India's move to block China-led investment facilitation pact in WTO promotes multilateralism: Experts

International trade experts stated that India's principled stand in opposing the addition of the IFDA into the WTO is based on its longstanding support for multilateralism.
Last Updated 03 March 2024, 14:47 IST

New Delhi: India's move to block a China-led investment facilitation pact in the recently concluded WTO ministerial meeting in Abu Dhabi will help promote multilateral agreements in the 166-member global trade watchdog, according to experts.

The ministerial conference (MC), the highest decision-making body of the World Trade Organisation (WTO), concluded late night on March 1. The talks, which were to end on February 29, got extended by almost two days due to a logjam among members on key issues like agri, fisheries subsidies and the e-commerce moratorium.

International trade experts stated that India's principled stand in opposing the addition of the IFDA (Investment Facilitation for Development Agreement) into the WTO is based on its longstanding support for multilateralism.

A group of over 120 nations, led by China, tried to push the IFDA to integrate into the WTO as a plurilateral agreement at the 13th MC meet in Abu Dhabi, UAE.

India, South Africa and others opposed it because it was a joint statement initiative and did not have a ministerial mandate.

"India, along with other developing countries, was also cautious about the push for a multilateral framework on investment facilitation, arguing that it could impose binding commitments that limit policy space for development and industrialisation strategies," Global Trade Research Initiative (GTRI) founder Ajay Srivastava said.

Sharing similar views, former head of the Centre for WTO Studies Abhijeet Das said that India's stand would help preserve the WTO as an institution for multilateral agreements, and not plurilateral agreements.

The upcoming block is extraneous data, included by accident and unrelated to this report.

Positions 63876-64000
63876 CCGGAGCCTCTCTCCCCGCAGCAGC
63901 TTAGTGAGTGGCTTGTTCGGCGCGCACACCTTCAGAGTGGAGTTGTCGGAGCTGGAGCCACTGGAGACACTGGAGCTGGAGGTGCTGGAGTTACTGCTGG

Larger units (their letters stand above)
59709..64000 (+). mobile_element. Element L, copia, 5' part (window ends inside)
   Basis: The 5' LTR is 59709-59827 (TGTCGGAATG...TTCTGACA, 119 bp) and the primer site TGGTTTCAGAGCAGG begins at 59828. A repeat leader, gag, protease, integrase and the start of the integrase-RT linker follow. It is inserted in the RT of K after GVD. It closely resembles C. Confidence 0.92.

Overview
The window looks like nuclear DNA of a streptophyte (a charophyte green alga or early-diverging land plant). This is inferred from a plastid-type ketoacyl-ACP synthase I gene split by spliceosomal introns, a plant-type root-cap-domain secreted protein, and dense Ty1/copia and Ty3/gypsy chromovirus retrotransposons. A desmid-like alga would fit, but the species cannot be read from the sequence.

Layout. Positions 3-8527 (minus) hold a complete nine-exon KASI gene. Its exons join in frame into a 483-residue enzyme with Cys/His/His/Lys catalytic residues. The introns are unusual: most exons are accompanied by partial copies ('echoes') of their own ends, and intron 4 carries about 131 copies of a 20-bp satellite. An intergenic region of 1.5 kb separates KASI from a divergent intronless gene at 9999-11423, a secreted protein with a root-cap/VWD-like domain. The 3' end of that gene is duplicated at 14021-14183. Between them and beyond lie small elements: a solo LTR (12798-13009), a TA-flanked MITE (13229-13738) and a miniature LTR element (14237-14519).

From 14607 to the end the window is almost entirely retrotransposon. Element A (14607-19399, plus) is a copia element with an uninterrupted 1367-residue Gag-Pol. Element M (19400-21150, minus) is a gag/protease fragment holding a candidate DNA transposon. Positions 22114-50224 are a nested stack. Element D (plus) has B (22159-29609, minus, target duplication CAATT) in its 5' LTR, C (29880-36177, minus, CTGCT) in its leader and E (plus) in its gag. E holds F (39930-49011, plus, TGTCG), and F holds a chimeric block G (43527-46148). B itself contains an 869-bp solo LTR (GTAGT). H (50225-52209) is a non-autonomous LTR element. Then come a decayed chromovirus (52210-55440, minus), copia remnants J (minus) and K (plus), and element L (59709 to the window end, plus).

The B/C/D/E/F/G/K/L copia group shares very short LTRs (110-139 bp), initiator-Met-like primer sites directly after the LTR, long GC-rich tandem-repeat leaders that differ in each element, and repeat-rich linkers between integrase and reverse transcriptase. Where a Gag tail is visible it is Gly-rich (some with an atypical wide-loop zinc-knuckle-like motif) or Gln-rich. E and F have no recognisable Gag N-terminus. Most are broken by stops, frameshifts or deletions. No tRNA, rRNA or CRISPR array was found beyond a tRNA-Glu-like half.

In a multilateral pact, all the 166 members have to reach a consensus for that, as it is the basic foundation of the WTO. On the other hand, when a group of nations signs a pact is called a plurilateral agreement.

Ashwani Mahajan of the Swadeshi Jagran Manch also said that by blocking the agreement, India has safeguarded sovereignty and global peace.

IFDA aimed to create legally binding provisions for facilitating investment flows, and it requires states to augment regulatory transparency and predictability of investment measures.

"It must be noted that though every international agreement limits scope for domestic regulations, in the case of IFA this is more the case and sovereign rights of the member countries compromised in the name of investment facilitation," Mahajan said.

Further, Srivastava said that the new issues are quietly sneaking into the WTO agenda.

"Most new issues start as the Joint Statement Initiatives (JSIs) by some WTO members to promote discussions on specific trade-related issues and without agreement from all WTO members," he said, adding that the EU-led initiative on domestic regulation on services supported by 72 nations was accepted with consensus by WTO members for inclusion into the WTO rule book.

India is not part of any JSI so far. Its primary opposition stems from the fact that discussion on any subject must be initiated with the consensus of all WTO members. India feels that this weakens the core agenda of the WTO at the cost of pursuing issues of certain members.

Ranja Sengupta, Senior Researcher and Coordinator of the Trade Programme of Third World Network (TWN) said in spite of 80 countries having submitted a proposal on finding a permanent solution to the public stockholding for food security purposes in 2022, it was never even discussed.

"And in spite of the mandate, the permanent solution was not again agreed in MC13. The US and Cairns Group countries refused to even update the External Reference Price, which is fixed at an ancient 1986-88 level and artificially overestimates the subsidy given through price support. How long will developing countries keep getting denied their rights?" she said.

The talks at the WTO's ministerial conference ended on March 2 with no decision on key issues such as finding a permanent solution to public food stockpile and curbing fisheries subsidies but the members agreed to further extend the moratorium on imposing import duties on e-commerce trade for two more years.

(Published 03 March 2024, 14:47 IST)

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